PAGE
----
You should see the boot process, U-Boot first followed by the linux kernel. The first few lines look like this:

    U-Boot 1.1.4 (Apr  8 2009 - 11:41:01)
    U-Boot code: E0500000 -> E0517540  BSS: -> E051E2BC
     HI_VERSION=U_BOOT_1_1_4-M08C0305B0301 @Hi3511v110_OSDrv_1_0_0_7 2009-03-18 20:44:35
    RAM Configuration:
    Bank #0: e0000000 128 MB
    Flash: 16 MB
    In:    serial
    Out:   serial
    Err:   serial
    MAC:   00-25-07-00-00-3B
    Hit any key to stop autoboot:  0
    
    Memory policy: ECC disabled, Data cache writeback
    CPU0: D VIVT write-back cache
    CPU0: I cache: 16384 bytes, associativity 4, 32 byte lines, 128 sets
    CPU0: D cache: 16384 bytes, associativity 4, 32 byte lines, 128 sets
    Built 1 zonelists
    Kernel command line: mem=72M console=ttyAMA0,115200 root=1f01 rootfstype=jffs2 mtdparts=phys_mapped_flash:2M(boot),13M(rootfs),1M(setting)
    PID hash table entries: 512 (order: 9, 8192 bytes)
    Console: colour dummy device 80x30
    Dentry cache hash table entries: 16384 (order: 4, 65536 bytes)
    Inode-cache hash table entries: 8192 (order: 3, 32768 bytes)
    Memory: 72MB = 72MB total
    Memory: 71168KB available (1461K code, 175K data, 76K init)
    

    U-Boot Basics

    Notice the “Hit any key to stop autoboot” message. If you press any key at that step, you’ll be dropped into the U-Boot bootloader. That’s where we want to be.

    Type help to get a list of supported commands:

    hilinux # help
    
    ?       - alias for 'help'
    base    - print or set address offset
    bdinfo  - print Board Info structure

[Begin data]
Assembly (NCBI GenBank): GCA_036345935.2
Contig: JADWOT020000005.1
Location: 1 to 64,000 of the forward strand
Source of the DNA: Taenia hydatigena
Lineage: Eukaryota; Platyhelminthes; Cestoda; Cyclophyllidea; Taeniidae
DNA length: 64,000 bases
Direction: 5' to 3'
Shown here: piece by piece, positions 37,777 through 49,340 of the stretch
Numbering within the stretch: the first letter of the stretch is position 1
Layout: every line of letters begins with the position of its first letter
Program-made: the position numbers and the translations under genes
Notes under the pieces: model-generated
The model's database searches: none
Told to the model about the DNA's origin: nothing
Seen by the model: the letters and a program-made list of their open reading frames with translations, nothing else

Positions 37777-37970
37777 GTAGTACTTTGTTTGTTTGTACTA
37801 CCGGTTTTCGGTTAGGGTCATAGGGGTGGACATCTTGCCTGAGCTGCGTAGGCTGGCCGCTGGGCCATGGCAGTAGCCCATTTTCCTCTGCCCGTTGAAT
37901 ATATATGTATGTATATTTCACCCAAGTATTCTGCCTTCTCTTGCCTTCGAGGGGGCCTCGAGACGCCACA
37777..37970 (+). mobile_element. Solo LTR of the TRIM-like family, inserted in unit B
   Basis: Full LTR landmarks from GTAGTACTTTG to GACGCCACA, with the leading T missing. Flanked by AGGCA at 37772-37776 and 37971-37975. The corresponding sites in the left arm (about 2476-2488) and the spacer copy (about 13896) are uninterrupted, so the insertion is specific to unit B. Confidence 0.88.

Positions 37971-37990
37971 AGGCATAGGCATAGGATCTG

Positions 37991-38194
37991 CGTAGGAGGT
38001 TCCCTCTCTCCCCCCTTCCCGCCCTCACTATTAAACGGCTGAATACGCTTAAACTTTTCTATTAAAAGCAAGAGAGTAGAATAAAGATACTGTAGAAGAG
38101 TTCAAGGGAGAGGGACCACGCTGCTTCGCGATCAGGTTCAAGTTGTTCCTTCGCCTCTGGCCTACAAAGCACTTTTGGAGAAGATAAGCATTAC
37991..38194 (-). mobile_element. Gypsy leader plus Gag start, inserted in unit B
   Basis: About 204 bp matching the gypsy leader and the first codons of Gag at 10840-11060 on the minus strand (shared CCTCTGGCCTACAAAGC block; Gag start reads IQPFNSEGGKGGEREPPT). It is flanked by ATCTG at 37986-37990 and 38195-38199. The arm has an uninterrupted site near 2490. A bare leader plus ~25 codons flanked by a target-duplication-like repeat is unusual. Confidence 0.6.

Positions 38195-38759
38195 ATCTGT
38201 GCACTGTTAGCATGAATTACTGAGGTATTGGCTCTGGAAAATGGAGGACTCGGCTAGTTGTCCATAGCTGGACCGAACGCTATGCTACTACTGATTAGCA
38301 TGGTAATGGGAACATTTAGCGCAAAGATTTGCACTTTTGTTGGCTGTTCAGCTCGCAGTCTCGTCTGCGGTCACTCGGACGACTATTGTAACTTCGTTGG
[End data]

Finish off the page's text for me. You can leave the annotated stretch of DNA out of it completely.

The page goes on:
bootm   - boot application image from memory
    bootp   - boot image via network using BootP/TFTP protocol
    cmp     - memory compare
    cp      - memory copy
    crc32   - checksum calculation
    dhcp    - invoke DHCP client to obtain IP/boot params
    echo    - echo args to console
    erase   - erase FLASH memory
    flinfo  - print FLASH memory information
    go      - start application at address 'addr'
    help    - print online help
    loadb   - load binary file over serial line (kermit mode)
    loop    - infinite loop on address range
    md      - memory display
    mm      - memory modify (auto-incrementing)
    mtest   - simple RAM test
    mw      - memory write (fill)
    nm      - memory modify (constant address)
    ping    - send ICMP ECHO_REQUEST to network host
    printenv- print environment variables
    protect - enable or disable FLASH write protection
    rarpboot- boot image via network using RARP/TFTP protocol
    reset   - Perform RESET of the CPU
    saveenv - save environment variables to persistent storage
    setenv  - set environment variables
    tftp    - download or upload image via network using TFTP protocol
    version - print monitor version
    

    Of those, we need three commands: setenv, tftp and erase.

    Setting up the TFTP connection

    First, we need to setup the connection to the PC. Make sure to connect the camera via ethernet cable to your network. And you need to setup a tftp server on your PC. I used atftpd. For Windows, there’s tftpd32.

    Now, we need to configure the IPv4 settings. Use these commands:

    setenv ipaddr 172.16.99.9
    setenv netmask 255.255.0.0
    setenv serverip 172.16.1.2
    

    ipaddr is the IP address of your camera (or some other unused IP address in your network). serverip is the IP address of your PC (or where your TFTP server is running). And netmask is, of course, the netmask of your network.

    Memory layout

    The 16M flash memory is located at address 0x34000000 until 0x34ffffff and partitioned like this:

    • 0x34000000 - 0x341fffff = boot area
      • 0x34000000 is the U-Boot start area
      • 0x34100000 is the linux kernel
    • 0x34200000 - 0x34efffff = JFFS2 root filesystem
    • 0x34f00000 - 0x34ffffff = settings

    And yes, the JFFS2 root filesystem is the JFFS2 data from the firmware update files (see above).

    Making a backup

    If you check the help for the tftp command, its syntax is like this:

    tftp address filename [length]